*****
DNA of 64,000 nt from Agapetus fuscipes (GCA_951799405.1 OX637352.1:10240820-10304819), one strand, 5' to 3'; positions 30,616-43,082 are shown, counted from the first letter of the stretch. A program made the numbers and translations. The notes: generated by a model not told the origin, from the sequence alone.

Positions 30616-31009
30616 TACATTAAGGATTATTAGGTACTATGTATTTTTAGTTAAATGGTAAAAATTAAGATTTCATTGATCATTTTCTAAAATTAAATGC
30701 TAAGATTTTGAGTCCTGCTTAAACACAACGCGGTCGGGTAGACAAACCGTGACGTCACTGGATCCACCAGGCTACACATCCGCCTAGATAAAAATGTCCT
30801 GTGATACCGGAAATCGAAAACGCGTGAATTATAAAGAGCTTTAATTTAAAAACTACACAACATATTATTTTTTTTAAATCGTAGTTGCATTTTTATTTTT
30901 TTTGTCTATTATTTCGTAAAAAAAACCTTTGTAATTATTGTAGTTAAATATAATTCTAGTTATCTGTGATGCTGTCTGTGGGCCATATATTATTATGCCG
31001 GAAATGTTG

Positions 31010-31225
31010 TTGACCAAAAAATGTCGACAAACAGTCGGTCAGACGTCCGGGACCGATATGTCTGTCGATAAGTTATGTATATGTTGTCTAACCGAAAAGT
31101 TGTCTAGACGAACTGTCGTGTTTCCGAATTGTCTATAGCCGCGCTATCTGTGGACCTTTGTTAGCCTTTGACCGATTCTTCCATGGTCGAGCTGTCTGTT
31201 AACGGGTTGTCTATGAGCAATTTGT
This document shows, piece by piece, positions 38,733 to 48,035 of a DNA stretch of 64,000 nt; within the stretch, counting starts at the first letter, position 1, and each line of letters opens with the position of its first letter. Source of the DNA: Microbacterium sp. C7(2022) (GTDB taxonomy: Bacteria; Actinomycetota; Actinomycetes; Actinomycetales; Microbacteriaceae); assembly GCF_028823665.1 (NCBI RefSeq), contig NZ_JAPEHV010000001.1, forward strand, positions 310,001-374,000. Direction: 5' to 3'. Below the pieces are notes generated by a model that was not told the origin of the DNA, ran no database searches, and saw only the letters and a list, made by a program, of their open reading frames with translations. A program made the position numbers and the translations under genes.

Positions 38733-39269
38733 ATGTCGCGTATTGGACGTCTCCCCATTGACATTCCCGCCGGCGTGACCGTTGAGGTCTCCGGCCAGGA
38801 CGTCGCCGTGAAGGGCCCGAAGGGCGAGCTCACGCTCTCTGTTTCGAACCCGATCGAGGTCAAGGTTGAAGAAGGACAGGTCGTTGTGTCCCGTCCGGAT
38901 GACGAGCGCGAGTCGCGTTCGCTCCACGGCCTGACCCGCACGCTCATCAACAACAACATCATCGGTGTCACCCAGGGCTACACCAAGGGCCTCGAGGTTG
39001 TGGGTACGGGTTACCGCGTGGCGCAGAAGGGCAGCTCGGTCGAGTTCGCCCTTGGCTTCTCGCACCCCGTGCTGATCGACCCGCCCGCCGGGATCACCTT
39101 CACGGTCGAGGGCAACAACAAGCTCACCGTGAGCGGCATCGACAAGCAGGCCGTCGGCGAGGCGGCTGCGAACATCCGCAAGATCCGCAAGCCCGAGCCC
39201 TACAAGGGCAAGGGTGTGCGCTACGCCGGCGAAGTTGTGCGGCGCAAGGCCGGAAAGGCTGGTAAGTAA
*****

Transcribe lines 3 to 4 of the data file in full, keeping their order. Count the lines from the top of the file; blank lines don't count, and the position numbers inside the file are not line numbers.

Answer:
30616 TACATTAAGGATTATTAGGTACTATGTATTTTTAGTTAAATGGTAAAAATTAAGATTTCATTGATCATTTTCTAAAATTAAATGC
30701 TAAGATTTTGAGTCCTGCTTAAACACAACGCGGTCGGGTAGACAAACCGTGACGTCACTGGATCCACCAGGCTACACATCCGCCTAGATAAAAATGTCCT